Fox Business' Stuart Varney flirted with the idea of denying food stamps to undocumented or legal immigrants and their children, asking whether they had “a right” to access those benefits, and even suggested that immigrants were taking advantage of the benefit by falsely claiming they were starving.
During a segment discussing a recent letter from Republican donors urging House Republicans to support and pass comprehensive immigration reform, Varney veered the discussion to benefits by saying, “I'm interested in the idea that they cannot be refused any or all government services. They can't.” When Fox News senior legal analyst Andrew Napolitano explained that the Supreme Court has ruled that noncitizens should be provided the same basic social services as citizens, Varney went on to suggest that immigrants should be left to starve rather than receive the same food stamps benefits as citizens:
VARNEY: OK. So they must be served in an emergency room. Must have health services. OK, got that.
VARNEY: Must be educated. Their children must go to public school.
VARNEY: They've got every right to do that.
NAPOLITANO: Yes. Yes.
VARNEY: Food stamps. They got a right to that?
NAPOLITANO: Well, the case does not subsume -- the case does not address food stamps. But if a person were below the poverty level and starving, the federal government would have the obligation to alleviate that starvation.
VARNEY: So all you've got to do is, “I'm starving, boys. Feed me.”
Varney then brought up the Earned Income Tax Credit, which is a refundable tax credit for working individuals and families with children, asking whether immigrants who pay taxes also had a right to receive it.
In fact, undocumented immigrants are ineligible to apply for public benefits, which include the Supplemental Nutrition Assistance Program or SNAP. Legal residents are also ineligible for the program unless they meet certain requirements, including living in the country for at least five years or being a refugee.
In its November 2012 report on SNAP beneficiaries, the U.S. Department of Agriculture noted that the program's eligibility standards “restrict the participation of certain students, strikers, people who are institutionalized, fleeing felons, drug felons, unauthorized immigrants, nonimmigrant visitors to the United States, and some lawful permanent resident noncitizens.”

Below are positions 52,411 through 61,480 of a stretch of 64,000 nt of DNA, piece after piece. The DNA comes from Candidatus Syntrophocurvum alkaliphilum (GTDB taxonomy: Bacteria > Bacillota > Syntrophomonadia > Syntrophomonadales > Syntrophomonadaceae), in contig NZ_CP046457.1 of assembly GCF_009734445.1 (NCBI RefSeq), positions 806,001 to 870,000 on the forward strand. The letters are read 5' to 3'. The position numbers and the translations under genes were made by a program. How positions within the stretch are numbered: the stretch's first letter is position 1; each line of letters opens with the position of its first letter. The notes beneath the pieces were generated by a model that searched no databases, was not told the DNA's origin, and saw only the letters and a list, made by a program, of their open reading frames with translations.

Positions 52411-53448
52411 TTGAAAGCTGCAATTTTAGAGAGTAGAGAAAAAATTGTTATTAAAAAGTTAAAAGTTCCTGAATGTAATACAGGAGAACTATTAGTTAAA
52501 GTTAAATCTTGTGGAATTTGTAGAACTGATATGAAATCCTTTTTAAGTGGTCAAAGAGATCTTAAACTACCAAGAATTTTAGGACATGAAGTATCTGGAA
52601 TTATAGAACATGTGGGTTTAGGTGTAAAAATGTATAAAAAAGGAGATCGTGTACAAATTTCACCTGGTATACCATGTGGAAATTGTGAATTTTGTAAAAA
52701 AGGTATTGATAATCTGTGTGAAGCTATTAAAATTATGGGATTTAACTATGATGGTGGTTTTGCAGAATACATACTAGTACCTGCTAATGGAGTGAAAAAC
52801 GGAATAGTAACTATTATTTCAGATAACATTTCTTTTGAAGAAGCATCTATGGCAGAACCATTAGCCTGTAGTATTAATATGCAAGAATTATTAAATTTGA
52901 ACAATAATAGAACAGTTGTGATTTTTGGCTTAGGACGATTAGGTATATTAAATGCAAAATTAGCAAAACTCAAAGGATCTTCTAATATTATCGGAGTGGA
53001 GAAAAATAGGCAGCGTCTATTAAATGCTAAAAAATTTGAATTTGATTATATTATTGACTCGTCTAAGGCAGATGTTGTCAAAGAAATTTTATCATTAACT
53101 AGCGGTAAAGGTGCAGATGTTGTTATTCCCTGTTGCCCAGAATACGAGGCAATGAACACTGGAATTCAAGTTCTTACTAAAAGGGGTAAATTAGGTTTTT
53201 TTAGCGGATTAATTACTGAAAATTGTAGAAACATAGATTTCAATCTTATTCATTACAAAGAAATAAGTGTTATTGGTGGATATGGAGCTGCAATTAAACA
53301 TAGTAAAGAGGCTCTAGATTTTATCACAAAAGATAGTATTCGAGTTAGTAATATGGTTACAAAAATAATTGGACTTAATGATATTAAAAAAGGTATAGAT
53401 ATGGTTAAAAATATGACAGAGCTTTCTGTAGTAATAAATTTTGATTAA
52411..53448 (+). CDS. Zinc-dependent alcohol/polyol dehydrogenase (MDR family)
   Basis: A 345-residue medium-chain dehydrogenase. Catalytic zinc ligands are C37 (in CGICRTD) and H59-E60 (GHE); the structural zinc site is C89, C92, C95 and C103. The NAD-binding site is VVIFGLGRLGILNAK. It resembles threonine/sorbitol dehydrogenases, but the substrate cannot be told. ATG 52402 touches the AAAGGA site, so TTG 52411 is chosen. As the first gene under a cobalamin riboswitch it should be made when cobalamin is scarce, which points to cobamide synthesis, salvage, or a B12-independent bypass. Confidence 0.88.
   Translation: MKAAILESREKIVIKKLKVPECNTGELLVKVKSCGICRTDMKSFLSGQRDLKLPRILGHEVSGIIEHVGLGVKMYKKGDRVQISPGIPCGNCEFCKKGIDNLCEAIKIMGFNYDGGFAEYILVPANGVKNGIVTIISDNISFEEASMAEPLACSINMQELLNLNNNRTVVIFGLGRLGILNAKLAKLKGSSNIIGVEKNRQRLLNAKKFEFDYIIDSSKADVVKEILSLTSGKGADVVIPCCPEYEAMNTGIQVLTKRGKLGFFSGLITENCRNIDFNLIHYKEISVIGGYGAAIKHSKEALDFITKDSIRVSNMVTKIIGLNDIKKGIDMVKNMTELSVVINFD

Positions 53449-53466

The report also noted that the only legal residents who are eligible for benefits must meet these requirements:
- Those who have lived legally in the United States for five years or more
- Those under age 18
- Those receiving disability benefits
- Those admitted as refugees and granted asylum or a stay of deportation
- Members of the US Armed Forces, veterans, and dependents of service members and veterans
- Those with at least 40 quarters of work history.
USDA further reported that "[s]even percent of SNAP participants were foreign-born -- 3 percent were naturalized citizens, 3 percent were legal permanent residents, and less than 1 percent were refugees."
The report did note however that "[m]ore than 8 percent of all SNAP participants were citizen children living with noncitizens" and that "[s]ome of the noncitizen household members participated in SNAP with citizen children." But the key takeaway from this finding is that the program serves American children, whose parents may or may not be in the country illegally, that do have a right to food stamp benefits.
Varney is known for attacking the government over SNAP and working families for participating in the program:
- On July 30, he brushed away the need to feed seniors -- even those in extreme poverty -- claiming that an effort by the AARP to encourage seniors struck by hardship to apply for food stamps in Pennsylvania was about buying votes.
- On July 9, he claimed that increased enrollment in a variety of food security programs -- including SNAP -- was a sign of economic failure and criticized the Obama administration for the millions of Americans who are currently receive some kind of food aid from the federal government.
- He once dismissed “the image we have of poor people as starving and living in squalor,” claiming that “many of them have things -- what they lack is the richness of spirit.”